By Emma Robertson and Anja DamazynOn the night of October 9, hundreds of people woke up to find their town in flames. Many individuals from the San Marin community were affected, including, math teachers Adam Green, Susan Taggard, Alison Doolin and science teacher Claudio Tronconi, and many San Marin families housed evacuees. Police officers and firefighters were going door to door telling families that they only had a few minutes to grab their belongings, while some barely had time to escape. These evacuees did not know where they were going to go and if they would ever see their homes again. The Tubbs Fire in Santa Rosa, propelled by 60 mile per hour winds, was just one of 13 major fires that took people’s lives and homes.
Firefighters came from all over, including, Nevada, Canada, Washington and even Australia.
With at least 5,700 buildings destroyed in Northern California, many were affected by this horrible phenomenon, including a large portion of teachers throughout Novato Unified School District.
Green woke up to his phone filled with missed notifications of texts and calls.
“One was from an old friend who works as a firefighter and lives close to Tahoe. When he said that he was around the corner from my house fighting fires, I was really confused,” Green said.
At first, he had thought that his house was not in danger of the fire and that it would be controlled for the most part, until his friend again alerted him, warning him that it was one of the biggest and most erratic fires he had ever witnessed. He found that three of his close friends lost their homes, and his nephew’s great aunt lost her life in an attempt to escape the fire.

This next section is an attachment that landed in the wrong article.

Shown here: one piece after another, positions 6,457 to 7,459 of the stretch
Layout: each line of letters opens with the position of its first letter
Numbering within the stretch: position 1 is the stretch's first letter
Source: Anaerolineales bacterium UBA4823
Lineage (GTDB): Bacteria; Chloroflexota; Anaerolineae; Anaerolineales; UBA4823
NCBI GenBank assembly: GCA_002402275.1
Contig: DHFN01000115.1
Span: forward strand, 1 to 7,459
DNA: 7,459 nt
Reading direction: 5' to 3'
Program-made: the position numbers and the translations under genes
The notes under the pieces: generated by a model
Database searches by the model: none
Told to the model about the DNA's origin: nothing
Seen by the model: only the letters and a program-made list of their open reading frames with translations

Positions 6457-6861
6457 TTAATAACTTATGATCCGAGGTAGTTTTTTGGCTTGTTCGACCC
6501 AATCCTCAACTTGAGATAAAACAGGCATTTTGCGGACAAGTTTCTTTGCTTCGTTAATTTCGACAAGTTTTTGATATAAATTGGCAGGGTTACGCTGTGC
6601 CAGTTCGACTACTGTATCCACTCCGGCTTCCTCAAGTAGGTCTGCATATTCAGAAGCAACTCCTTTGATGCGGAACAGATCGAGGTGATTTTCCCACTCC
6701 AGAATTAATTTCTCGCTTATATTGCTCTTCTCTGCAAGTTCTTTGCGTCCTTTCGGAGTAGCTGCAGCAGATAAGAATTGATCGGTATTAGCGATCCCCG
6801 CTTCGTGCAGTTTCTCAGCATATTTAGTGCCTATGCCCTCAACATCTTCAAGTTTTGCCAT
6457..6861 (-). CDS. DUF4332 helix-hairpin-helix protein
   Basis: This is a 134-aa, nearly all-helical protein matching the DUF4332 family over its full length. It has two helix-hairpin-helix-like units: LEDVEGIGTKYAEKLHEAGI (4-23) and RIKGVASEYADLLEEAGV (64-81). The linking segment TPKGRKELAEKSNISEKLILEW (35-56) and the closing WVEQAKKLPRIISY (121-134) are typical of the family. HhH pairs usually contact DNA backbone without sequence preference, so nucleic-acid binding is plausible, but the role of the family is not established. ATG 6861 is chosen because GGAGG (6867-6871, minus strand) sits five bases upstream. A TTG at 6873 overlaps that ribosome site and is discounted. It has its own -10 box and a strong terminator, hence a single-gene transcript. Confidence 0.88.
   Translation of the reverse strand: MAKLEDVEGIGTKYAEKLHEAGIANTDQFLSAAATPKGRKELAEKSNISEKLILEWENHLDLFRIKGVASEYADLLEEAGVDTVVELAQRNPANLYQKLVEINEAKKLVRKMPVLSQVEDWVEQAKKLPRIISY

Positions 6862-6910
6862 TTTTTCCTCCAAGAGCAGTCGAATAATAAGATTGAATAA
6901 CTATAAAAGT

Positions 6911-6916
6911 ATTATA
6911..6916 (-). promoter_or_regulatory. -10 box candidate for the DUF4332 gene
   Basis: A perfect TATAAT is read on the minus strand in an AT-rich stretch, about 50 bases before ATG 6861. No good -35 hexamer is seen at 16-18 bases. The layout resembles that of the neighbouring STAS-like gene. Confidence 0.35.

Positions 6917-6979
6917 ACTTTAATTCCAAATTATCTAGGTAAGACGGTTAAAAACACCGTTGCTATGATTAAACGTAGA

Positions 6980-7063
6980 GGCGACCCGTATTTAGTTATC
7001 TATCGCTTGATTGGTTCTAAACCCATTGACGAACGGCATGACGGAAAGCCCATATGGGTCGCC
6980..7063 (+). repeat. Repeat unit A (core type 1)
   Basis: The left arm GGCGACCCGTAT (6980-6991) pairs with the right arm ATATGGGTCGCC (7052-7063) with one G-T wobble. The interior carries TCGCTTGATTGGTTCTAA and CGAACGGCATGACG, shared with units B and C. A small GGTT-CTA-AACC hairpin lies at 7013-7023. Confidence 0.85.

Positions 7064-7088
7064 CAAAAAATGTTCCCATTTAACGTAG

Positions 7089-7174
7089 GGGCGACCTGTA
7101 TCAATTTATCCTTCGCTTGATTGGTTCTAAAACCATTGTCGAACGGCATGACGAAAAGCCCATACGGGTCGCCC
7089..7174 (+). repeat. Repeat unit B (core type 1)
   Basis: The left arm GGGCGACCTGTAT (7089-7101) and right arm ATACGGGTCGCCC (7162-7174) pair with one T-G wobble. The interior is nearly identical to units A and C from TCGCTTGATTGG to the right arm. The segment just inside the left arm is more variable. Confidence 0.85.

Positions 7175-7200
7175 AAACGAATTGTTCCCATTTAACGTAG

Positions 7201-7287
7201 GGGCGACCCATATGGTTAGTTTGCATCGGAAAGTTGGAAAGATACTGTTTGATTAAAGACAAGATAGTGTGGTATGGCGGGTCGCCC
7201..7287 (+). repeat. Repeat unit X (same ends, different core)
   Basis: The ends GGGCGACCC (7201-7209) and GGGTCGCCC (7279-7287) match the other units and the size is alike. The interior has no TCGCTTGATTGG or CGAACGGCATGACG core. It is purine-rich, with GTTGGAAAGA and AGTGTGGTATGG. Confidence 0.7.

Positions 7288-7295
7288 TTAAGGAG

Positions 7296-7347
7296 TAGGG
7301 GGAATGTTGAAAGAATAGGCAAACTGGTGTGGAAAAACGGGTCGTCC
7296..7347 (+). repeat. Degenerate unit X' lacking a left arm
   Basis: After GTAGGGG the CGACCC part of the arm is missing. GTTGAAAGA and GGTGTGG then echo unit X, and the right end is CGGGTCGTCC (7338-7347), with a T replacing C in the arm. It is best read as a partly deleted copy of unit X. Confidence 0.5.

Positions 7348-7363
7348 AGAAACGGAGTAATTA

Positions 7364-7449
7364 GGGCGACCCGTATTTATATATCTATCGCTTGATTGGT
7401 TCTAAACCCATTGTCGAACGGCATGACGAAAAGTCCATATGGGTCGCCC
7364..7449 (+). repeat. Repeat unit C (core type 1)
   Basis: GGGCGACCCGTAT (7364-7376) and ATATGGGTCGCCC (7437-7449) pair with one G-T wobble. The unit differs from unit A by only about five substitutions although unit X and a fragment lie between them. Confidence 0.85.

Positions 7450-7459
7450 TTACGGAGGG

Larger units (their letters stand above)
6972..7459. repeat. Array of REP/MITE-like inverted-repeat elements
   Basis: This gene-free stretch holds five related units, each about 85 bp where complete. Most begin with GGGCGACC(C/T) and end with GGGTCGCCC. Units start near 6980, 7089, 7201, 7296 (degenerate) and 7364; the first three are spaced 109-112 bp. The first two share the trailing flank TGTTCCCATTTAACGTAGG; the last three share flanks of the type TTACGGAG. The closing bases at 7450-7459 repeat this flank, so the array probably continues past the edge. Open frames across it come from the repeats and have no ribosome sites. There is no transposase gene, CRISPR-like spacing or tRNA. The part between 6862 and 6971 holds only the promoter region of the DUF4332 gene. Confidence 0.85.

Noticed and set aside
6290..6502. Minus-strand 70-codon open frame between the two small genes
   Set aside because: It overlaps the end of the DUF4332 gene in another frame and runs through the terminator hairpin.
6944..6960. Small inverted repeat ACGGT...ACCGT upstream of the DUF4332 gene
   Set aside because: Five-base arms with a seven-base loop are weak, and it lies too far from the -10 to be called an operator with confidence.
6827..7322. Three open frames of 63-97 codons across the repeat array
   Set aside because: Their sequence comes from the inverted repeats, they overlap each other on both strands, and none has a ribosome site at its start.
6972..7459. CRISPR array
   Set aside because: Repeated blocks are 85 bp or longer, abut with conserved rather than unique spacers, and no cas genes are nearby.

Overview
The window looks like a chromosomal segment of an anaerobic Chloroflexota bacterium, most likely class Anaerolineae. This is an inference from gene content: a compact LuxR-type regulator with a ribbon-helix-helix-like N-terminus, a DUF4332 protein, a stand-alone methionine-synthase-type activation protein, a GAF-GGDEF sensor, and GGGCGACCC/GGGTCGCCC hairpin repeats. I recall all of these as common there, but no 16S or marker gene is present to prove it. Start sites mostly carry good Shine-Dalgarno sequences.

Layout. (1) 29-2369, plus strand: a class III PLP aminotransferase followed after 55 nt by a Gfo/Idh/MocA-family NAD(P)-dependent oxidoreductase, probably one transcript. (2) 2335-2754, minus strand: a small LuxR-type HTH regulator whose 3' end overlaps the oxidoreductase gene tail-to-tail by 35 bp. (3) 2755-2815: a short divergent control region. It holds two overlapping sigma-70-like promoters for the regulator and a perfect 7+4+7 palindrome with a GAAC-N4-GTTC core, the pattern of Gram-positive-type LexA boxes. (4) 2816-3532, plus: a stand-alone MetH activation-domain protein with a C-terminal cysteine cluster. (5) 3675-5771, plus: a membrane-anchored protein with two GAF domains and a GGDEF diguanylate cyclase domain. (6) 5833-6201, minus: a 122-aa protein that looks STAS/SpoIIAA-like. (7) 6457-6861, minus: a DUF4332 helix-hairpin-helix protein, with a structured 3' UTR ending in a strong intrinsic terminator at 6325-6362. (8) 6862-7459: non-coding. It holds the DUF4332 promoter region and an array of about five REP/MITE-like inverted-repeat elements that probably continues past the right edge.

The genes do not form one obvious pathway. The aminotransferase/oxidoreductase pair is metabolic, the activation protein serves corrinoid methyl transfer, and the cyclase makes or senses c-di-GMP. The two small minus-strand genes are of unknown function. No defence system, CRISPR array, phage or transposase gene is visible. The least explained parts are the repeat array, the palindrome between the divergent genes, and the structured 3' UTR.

At this point, Green gathered a few belongings and left with his wife, daughter and cats.
“We weren’t sure whether we were going to go north or south because we didn’t have enough information. Internet and cell reception was so bad that we couldn’t find out how big the fire was, other than seeing the evacuation line in the city,” Green said.
In the end, he and his family drove to teachers Sara and Dennis Davis’ house in Petaluma. The normally fifteen minute drive ended up taking an hour.
At 12:30 AM on Monday, October 10, San Marin math teacher, Susan Taggard, and her husband woke up to the smell of smoke. When the power went out, Taggard went outside and one hundred yards away was a house on fire. Seven fire trucks surrounded the house next to Santa Rosa Creek, doing all that they could to put out the fire, which is believed to have started from a flying ember.
“I began to hear things blowing up, lights popping everywhere.” Taggard said.